The Mets owe their ability to sign him to the fact that, at 18, he was one of the oldest prospects available. It is said that many teams were hoping to snare him at the international signee minimum ($10,000) but the Mets took the leap and made him the best offer. As with any prospect there is a lot of development and pitfalls to encounter between here and a major league debut.

Over the past few years we’ve seen the Mets aggressively assign their top international signees to the Gulf Coast League instead of starting them in the DSL. With Dominguez already 18 years old, it seems likely that he will skip the international minor league assignment but the placement of Ramirez remains to be seen.

If Ramirez and Dominguez work out as hoped, you can expect the duo of Omar Minaya and Tommy Tanous to get a lot of credit since taking over the international scouting in 2017. Keep tuned to Mets360 throughout the season to get crucial updates on these and other Met prospects.

Key Takeaways:
Alexander Ramirez garnered the 3rd highest international signing bonus in Met history.
He profiles as a speedy centerfielder with solid contact and some power.
The Mets also picked up Robert Dominguez who boasts a 99 MPH fastball and may prove to be a major diamond in the rough.

2019 Mets International Signees:
Alexander Ramirez, of, Dominican Republic
Jostin Almonte, of, Dominican Republic
Junior Tilien, ss, Dominican Republic
Fraudy Vizcaino, lhp, Dominican Republic
Victor Gonzalez, ss, Dominican Republic
Juan Pacheco, rhp, Colombia
Geral Martinez, of, Dominican Republic
Eric Santana, of, Dominican Republic
Jose Dominguez, rhp, Dominican Republic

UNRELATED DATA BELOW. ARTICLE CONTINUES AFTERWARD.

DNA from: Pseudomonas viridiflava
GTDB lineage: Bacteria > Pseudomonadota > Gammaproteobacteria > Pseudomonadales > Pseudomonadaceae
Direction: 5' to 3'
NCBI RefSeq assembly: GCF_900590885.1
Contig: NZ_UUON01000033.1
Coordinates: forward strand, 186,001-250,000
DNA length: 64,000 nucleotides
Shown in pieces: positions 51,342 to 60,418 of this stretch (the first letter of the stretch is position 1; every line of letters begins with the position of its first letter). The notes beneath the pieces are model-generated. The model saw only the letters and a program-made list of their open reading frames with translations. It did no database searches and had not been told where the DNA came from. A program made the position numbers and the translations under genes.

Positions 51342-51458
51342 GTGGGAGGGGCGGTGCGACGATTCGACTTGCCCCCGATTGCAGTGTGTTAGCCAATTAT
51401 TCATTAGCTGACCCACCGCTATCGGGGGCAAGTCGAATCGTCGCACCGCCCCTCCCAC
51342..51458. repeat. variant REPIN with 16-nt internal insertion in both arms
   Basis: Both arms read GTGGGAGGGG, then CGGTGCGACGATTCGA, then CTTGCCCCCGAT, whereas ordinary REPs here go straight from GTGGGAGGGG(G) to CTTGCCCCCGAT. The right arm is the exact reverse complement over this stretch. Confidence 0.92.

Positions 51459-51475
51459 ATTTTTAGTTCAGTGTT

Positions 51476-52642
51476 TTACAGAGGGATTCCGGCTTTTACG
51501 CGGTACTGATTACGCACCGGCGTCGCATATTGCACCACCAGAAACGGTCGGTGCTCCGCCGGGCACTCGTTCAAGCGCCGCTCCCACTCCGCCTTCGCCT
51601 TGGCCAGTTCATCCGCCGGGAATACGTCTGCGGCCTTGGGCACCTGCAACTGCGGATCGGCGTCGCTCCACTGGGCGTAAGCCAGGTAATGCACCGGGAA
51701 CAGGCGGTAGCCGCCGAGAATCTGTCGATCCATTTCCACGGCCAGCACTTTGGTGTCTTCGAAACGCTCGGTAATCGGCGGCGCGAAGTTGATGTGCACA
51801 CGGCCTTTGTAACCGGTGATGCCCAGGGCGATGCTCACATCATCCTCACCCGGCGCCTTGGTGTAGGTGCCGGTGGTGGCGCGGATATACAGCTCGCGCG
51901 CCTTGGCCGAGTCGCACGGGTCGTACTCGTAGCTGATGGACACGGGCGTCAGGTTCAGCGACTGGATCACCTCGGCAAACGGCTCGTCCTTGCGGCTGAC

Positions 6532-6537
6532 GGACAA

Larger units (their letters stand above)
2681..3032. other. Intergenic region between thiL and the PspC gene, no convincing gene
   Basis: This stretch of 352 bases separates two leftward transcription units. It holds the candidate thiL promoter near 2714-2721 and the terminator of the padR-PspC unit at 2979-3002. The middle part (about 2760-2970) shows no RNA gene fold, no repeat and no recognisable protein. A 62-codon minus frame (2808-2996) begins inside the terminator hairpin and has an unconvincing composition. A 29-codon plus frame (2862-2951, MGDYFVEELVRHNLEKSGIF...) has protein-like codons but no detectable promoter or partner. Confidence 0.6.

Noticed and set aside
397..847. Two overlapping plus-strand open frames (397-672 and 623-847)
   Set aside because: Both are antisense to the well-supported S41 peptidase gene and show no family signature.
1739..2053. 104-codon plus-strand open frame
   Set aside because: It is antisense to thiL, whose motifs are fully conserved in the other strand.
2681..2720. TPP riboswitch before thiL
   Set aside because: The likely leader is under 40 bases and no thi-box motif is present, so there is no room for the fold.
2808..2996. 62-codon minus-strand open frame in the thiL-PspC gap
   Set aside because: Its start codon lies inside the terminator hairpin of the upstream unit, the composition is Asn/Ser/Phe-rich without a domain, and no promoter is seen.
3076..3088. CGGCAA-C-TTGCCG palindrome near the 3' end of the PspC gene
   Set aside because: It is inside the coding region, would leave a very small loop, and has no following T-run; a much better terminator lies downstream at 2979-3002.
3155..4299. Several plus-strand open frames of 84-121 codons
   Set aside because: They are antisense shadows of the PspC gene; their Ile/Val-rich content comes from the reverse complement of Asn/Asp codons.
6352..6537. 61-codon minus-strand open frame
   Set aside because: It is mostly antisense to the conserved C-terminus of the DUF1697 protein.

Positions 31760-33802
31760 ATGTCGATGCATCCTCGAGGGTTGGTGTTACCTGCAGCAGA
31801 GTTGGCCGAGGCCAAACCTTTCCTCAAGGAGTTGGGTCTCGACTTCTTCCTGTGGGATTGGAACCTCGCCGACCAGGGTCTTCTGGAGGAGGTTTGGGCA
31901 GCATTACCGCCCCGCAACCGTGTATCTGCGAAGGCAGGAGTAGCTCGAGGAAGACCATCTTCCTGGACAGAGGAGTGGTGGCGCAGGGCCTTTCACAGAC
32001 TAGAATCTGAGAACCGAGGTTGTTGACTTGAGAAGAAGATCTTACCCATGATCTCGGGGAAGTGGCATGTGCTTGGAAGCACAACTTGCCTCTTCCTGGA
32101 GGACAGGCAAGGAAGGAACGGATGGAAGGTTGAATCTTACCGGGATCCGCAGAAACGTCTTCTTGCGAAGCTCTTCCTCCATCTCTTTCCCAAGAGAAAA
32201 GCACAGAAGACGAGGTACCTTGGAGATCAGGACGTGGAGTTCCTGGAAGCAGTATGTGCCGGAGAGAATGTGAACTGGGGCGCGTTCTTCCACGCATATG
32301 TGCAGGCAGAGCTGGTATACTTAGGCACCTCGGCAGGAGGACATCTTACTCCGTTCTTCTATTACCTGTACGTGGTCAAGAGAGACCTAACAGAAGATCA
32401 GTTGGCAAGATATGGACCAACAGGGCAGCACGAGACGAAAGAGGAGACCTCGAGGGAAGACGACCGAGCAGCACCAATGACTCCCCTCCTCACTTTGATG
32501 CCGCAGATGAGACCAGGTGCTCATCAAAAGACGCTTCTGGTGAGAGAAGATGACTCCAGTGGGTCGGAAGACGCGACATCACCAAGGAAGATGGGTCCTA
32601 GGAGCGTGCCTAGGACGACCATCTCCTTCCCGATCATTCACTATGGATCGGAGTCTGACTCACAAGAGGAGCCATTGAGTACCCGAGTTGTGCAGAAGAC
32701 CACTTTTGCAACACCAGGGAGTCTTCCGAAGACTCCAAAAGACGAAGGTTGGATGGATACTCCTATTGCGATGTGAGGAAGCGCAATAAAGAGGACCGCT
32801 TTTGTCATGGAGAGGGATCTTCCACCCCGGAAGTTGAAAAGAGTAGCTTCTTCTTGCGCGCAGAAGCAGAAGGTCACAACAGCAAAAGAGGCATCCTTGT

Alexander Lopez, rhp, Panama
Jefrey de los Santos, ss, Dominican Republic
Jose Acuña, rhp, Venezuela
Fabian Machado, of, Venezuela
Jesus Suarez, ss, Venezuela
Vincent Perozo, c, Venezuela
Joel Flores, of, Venezuela
Yonaiker Palacios, rhp, Venezuela

3 comments for “Alexander Ramirez and the international signees of 2019

  1. February 10, 2020 at 11:53 am

    After going so long without much to show for their international efforts, it seems like we should be seeing some results soon on this front.

    Minaya got so much credit when he was a GM for his efforts in international scouting but the actual results painted a much different story. I’m not so sure I’d put him at the front of the line for people who deserve credit for the international guys getting ready to make an impact.

    • February 10, 2020 at 3:34 pm

      He’s been with the team since December of 2017. While I’d love to continue to talk about his poor leadership of the team, the recent international draft picks (Mauricio and Alvarez in particular) seem very good.

      • February 10, 2020 at 4:48 pm

        Mauricio signed in July of 2017.

        Also, I think that with a lot of these international kids, they get connected with a kid years before they actually sign them.